How to Be an Ethical Leader: 4 Tips for Success
By Sammi Caramela, Staff Writer, Business News Daily
There is an evident difference between a leader and a boss, and the way they make those below them feel. Do they abuse their power to intimidate workers, or do they lead by example? The latter is key to managing a healthy, happy team.
“In today’s transparent social media driven world, senior executives, especially those with a high profile, will be tested and called to task over their morals and ethics in how they do business,” said Shane Green, author of “Culture Hacker” (Wiley, 2017). “This used to be more focused on business practices but is now shifting focus on their leadership practices as well. Businesses and their leaders are under a microscope. How they act and interact with those around them professionally will have a significant impact on their ability to attract new talent and ultimately their bottom lines.”
Ethical leadership should be implemented by every person in a management position. This style of leading fosters an environment of trust and respect with workers and executives. If you want your company to reap the same benefits, follow these tips to becoming an ethical leader.
Define and align your morals
Consider the values you had growing up – treat others how you want to be treated, always say “thank you,” show support to those struggling, etc. But as you grow, and as society progresses, conventions change, often causing values to shift.
“This is the biggest challenge ethics face in our culture and at work, and the biggest challenge ethical leadership faces,” said Matthew Kelly, founder and CEO of FLOYD Consulting and author of “The Culture Solution” (Blue Sparrow Books, 2019). “What used to be universally accepted as good and true, right and just, is now up for considerable debate. This environment of relativism makes it very difficult for values-based leaders.”
Kelly added that to find success in ethical leadership, you should demonstrate how adhering to specific values benefits the mission of the organization.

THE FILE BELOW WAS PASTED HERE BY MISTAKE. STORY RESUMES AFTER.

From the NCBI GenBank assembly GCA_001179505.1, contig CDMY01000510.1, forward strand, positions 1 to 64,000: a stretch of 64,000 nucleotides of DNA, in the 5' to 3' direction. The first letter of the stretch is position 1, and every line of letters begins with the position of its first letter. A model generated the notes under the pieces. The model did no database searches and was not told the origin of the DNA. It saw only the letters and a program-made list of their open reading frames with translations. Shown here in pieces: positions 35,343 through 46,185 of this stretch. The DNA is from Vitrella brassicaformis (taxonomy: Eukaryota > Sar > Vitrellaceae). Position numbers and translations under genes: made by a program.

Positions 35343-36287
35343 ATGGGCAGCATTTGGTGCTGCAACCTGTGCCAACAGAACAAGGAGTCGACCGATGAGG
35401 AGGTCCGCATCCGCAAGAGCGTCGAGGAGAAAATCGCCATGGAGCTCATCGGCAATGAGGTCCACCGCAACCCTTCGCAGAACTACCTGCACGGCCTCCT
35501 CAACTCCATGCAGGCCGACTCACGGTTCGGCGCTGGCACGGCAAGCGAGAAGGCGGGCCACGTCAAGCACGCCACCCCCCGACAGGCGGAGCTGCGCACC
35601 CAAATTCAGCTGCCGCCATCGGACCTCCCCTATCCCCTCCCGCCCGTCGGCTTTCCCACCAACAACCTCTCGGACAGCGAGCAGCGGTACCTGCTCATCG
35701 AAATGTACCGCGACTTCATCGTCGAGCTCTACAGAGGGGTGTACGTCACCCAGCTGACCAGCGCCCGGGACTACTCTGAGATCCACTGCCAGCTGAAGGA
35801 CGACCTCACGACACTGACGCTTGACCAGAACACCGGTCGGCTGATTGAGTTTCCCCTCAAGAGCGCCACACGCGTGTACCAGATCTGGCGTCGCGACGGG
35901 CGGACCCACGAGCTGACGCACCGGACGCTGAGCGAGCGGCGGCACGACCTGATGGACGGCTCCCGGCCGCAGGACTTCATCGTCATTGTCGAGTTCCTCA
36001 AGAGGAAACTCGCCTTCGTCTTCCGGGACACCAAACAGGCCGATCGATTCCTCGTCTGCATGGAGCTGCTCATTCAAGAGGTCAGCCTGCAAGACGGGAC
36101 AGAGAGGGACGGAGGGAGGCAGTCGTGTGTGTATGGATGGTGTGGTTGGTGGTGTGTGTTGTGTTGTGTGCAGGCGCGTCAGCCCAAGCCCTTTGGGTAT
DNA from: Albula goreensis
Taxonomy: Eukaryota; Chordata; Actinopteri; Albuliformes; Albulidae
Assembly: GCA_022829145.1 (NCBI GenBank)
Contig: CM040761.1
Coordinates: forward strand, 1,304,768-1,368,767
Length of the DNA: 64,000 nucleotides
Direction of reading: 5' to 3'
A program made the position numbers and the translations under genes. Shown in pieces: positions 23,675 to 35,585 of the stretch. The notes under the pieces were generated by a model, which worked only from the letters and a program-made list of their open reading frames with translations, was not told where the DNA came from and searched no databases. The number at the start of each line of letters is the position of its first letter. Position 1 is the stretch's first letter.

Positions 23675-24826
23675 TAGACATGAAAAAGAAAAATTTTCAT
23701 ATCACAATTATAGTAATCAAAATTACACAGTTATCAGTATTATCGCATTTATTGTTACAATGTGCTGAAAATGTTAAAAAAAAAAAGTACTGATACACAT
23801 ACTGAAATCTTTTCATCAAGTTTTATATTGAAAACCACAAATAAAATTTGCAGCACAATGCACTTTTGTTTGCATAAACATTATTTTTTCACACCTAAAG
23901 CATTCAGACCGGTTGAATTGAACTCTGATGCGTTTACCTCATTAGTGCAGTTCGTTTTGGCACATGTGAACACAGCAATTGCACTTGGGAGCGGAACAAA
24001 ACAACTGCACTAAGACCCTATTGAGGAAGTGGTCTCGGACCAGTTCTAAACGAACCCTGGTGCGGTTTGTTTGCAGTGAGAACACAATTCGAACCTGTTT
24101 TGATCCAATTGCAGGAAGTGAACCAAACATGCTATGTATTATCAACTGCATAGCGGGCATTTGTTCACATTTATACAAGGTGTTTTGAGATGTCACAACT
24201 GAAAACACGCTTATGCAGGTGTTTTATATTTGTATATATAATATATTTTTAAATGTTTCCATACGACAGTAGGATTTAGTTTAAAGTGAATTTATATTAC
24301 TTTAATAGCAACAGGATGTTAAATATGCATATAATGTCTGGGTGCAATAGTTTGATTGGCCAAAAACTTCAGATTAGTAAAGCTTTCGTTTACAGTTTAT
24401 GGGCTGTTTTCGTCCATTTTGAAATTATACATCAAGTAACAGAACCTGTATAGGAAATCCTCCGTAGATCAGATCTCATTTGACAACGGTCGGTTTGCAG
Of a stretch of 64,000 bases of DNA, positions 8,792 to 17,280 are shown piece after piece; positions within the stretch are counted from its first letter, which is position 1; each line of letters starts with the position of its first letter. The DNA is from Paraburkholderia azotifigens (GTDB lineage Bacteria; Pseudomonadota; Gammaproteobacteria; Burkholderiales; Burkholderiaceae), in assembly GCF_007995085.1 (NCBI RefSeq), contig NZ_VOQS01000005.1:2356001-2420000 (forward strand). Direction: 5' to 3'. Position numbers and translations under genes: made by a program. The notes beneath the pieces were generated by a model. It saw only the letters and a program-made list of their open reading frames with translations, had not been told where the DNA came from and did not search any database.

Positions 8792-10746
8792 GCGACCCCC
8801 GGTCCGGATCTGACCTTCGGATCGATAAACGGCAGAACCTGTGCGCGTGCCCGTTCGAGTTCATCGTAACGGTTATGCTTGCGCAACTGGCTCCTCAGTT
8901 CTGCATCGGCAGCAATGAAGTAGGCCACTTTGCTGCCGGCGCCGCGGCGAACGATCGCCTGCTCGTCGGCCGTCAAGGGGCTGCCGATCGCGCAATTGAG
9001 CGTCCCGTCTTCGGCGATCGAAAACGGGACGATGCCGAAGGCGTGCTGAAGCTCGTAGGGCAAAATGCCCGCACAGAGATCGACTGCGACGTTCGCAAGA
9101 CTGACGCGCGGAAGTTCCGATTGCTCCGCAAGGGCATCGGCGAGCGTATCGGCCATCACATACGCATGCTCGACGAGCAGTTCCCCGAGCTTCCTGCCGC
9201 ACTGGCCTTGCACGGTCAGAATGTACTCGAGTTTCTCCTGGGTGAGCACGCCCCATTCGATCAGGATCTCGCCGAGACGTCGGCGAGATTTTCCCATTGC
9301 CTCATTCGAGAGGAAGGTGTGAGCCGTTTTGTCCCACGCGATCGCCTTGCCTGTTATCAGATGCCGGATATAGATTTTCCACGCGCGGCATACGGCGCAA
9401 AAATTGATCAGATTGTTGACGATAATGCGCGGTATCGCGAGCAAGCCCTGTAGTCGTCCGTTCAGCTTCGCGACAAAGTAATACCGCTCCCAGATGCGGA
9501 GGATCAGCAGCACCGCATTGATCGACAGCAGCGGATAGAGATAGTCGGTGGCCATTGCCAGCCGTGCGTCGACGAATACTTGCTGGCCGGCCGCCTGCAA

“Culture is not a collection of personal preferences,” he said. “Mission is king. When that ceases to be true, an organization has begun its journey toward the mediocre middle.”
Ask yourself what matters to you as an individual and then align that with your priorities as a leader. Defining your morals not only expresses your authenticity, it encourages your team to do the same, creating a shared vision for all workers.
Hire those with similar ethics
While your ethics don’t need to be the same as your workers’, you should be able to establish common ground with them. This often starts with the hiring process and is maintained through a vision statement.
“I do not believe that every person is a fit for every company, and that is okay,” said Green. “Companies need to do a better job ensuring they find people who are aligned with their values rather than just hiring for experience. People of every race and sexual orientation have different values, so I believe that you can still create a very diverse, respectful work culture and team that is aligned around certain ideals.”
In fact, Kelly believes it’s valuable to hire employees who have different experiences and perspectives, because they each offer their own solutions to challenges.
“But when it comes to values, I think having and hiring people who share your values is critical,” Kelly added. “Nobody wants to work for somebody who doesn’t share their values … Without mutual respect, it is very difficult to form a dynamic team, and most people find it very difficult to respect someone who doesn’t share their values.”
Promote open communication
Every employee is different, even if they share similarities. With each decision you make, be transparent and encourage feedback from your team. This helps you become a better leader and helps your workers feel more confident sharing their ideas or concerns.
“I believe that one of the important responsibilities for the modern company is to create an environment where open communication is encouraged and that, more importantly, people are listened to,” said Green. “We are seeing a lot of employees calling on their companies to change policies, drop customers or take a stand on current issues. Companies cannot bend to every employee’s demand, but what they do need to start executing is to create forums where employees can raise their viewpoints, feel they are listened to and receive follow-up explaining why certain things can or cannot happen.”
Beware of bias
As humans, many of us were instilled with subconscious beliefs that might be outdated or offensive today. No leader wants to admit to their flaws, but not practicing self-awareness can lead to detrimental consequences.
“Everyone has bias, but for the longest time, you were not called out on them because they were never really challenged,” said Green. “Now that the workforce is more diverse, whether with race or sexual orientation/preferences, some unexposed biases are being called out. Managers need to … look at themselves and be honest that they do in fact have biases that may impinge on another person feeling comfortable at work.”
If you are an open-minded leader, you will build and maintain better relationships with your workers.